A Ferry Tale

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Chileans rave about Chiloe. The mists of this island are replenished with mythical flavour, with the legends of dwarfs and creatures like the Pincoya, the beautiful seductress of men. Cycling there on the Ruta 5, I could not really grasp its charme: crowds of backpackers, mochileros, lots of traffic and the lovely but fully occupied cities of Ancud, Delcahue and Castro. After two nights of camping on a lonely beach and on a green meadow, I was lucky to leave the serene idyll by ferry back to mainland, to Chaitén.
But then came the mystical part: the ferry fairy played its tricks on us – we left with four hours of delay. A large cruiser had blocked the narrow channel of the harbour, and its touristic passengers interfered with the loading of the ferry. The rising tide enhanced the steepness of the ramp and a heavy truck got blocked while he tried to pass. They fiddled for about two hours with wooden underlyings and with various manoeuvres of the ship. The whole catastrophy was unfold just in front of our eyes, and we enjoyed the great show. At this time, we could already see the next problem coming up: the scene changed from the ramp to the quay when the crew realized that one pillar to which the ferry was tied, was completely submerged by the rising water in the meanwhile. Bets were on, if one would dive down to loose the knot, but after some fumbling around with a pike from a boat for another half an hour, they just cut the rope and we finally circled around the cruiser out of the harbour.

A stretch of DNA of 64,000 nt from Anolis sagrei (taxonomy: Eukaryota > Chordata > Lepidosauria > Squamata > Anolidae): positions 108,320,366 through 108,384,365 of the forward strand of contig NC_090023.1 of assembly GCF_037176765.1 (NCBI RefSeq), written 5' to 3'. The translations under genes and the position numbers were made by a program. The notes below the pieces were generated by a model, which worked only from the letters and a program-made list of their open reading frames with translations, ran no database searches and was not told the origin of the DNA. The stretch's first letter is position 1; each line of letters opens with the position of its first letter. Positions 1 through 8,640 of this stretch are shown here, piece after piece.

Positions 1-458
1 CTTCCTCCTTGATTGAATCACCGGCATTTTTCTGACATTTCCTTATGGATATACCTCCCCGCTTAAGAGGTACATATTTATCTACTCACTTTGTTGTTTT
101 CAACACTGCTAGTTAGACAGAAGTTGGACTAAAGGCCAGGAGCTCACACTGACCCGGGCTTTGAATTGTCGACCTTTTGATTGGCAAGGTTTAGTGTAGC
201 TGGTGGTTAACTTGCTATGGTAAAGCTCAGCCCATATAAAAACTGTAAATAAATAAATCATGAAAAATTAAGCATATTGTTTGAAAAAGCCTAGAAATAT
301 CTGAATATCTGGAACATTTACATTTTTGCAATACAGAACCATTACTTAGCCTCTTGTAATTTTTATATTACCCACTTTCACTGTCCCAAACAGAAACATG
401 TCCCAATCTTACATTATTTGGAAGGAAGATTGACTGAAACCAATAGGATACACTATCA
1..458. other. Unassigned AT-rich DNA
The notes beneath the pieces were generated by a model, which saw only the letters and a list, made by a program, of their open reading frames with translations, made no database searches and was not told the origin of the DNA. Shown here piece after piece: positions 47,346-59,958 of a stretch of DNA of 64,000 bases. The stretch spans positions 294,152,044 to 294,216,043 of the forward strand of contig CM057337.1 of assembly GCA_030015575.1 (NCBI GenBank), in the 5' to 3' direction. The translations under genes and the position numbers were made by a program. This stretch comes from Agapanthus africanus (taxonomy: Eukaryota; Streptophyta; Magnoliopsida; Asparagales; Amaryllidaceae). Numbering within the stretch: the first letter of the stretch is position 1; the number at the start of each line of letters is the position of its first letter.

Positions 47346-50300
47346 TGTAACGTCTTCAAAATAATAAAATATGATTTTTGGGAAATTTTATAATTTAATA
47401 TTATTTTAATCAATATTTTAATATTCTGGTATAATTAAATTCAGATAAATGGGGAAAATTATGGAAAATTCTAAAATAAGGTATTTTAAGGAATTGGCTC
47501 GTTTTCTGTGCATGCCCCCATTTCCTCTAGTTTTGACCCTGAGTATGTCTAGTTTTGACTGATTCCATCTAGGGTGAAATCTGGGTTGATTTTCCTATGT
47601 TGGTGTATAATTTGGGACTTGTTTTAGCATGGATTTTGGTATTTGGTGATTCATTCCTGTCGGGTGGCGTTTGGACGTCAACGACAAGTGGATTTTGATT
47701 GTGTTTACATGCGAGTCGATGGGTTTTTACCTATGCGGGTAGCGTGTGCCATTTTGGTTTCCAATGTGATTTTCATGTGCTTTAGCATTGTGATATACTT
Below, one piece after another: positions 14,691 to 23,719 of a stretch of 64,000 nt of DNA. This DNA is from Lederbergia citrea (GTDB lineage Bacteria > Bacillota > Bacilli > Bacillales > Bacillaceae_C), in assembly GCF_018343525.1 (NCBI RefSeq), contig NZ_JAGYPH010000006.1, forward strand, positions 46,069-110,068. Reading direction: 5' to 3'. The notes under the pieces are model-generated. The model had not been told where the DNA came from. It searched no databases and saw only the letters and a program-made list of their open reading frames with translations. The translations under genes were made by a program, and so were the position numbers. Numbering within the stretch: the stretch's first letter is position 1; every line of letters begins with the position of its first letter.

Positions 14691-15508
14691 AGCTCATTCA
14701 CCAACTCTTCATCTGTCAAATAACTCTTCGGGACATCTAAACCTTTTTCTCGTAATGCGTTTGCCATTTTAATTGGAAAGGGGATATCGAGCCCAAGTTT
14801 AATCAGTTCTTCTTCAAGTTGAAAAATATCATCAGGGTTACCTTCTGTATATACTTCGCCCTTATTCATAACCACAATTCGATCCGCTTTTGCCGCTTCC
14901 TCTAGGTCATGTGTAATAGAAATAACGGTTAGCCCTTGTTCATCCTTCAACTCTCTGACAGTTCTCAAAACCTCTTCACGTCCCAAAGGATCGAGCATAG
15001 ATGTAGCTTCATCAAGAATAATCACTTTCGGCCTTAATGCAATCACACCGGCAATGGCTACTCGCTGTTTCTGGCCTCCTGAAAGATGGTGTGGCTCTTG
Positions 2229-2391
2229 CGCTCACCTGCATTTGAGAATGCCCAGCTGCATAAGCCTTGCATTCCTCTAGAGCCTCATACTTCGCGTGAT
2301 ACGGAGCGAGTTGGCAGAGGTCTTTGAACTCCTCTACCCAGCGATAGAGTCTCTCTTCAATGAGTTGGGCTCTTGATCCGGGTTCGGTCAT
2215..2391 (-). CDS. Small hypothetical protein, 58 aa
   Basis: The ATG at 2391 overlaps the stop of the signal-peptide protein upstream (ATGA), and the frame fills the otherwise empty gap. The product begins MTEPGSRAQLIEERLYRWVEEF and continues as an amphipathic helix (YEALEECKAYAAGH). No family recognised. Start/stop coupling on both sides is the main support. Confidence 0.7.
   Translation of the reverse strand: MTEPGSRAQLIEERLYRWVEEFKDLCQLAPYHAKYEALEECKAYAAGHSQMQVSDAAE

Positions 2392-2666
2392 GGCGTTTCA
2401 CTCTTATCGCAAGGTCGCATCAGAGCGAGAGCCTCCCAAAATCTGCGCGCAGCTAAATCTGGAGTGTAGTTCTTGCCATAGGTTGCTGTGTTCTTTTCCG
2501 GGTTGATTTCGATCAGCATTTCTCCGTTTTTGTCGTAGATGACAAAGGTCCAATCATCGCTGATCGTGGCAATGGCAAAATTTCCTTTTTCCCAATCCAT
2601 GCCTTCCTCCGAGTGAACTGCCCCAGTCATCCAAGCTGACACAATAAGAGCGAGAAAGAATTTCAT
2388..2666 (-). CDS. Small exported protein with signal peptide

This spectacle had caused considerable delay, and when we arrived after the 5 hours traject at the port of Chaiten, the ferry could not land due to the low tide. We had to wait 30 meters from the shore for the next tide at midnight. By this time, a young group of rebels had overtaken the ship, not accepting to be let out in the middle of the night without accomodation in this small coastal village. The captain, whom I had visited before on the bridge, turned up in the disguise of a barkeeper to observe incognito the ongoing negotiations and protests, but finally police had to clear the boat. The promised mayor of the town did not show up, but accomodation was provided in a sports hall.
Together with the english cyclist David, whom I’ve met during the passage, I preferred to cycle out of town. At 2 o’clock we pitched our tents alongside the road.
Adventure had begun again.